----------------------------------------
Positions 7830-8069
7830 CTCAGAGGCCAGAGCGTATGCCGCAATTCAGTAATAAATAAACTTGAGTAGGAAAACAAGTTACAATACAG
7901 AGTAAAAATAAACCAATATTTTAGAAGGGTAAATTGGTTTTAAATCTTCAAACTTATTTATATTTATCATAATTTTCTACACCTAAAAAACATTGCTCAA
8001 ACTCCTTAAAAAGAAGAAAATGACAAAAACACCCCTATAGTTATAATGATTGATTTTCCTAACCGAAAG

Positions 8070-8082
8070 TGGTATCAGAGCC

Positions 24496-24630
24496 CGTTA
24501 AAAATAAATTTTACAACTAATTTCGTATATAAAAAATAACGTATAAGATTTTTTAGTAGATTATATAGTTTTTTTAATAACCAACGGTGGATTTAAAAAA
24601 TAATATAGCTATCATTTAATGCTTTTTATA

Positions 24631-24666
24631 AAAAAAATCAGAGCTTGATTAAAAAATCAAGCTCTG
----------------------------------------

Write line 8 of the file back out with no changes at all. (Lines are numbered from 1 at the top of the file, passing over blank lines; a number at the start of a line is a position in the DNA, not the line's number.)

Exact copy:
24496 CGTTA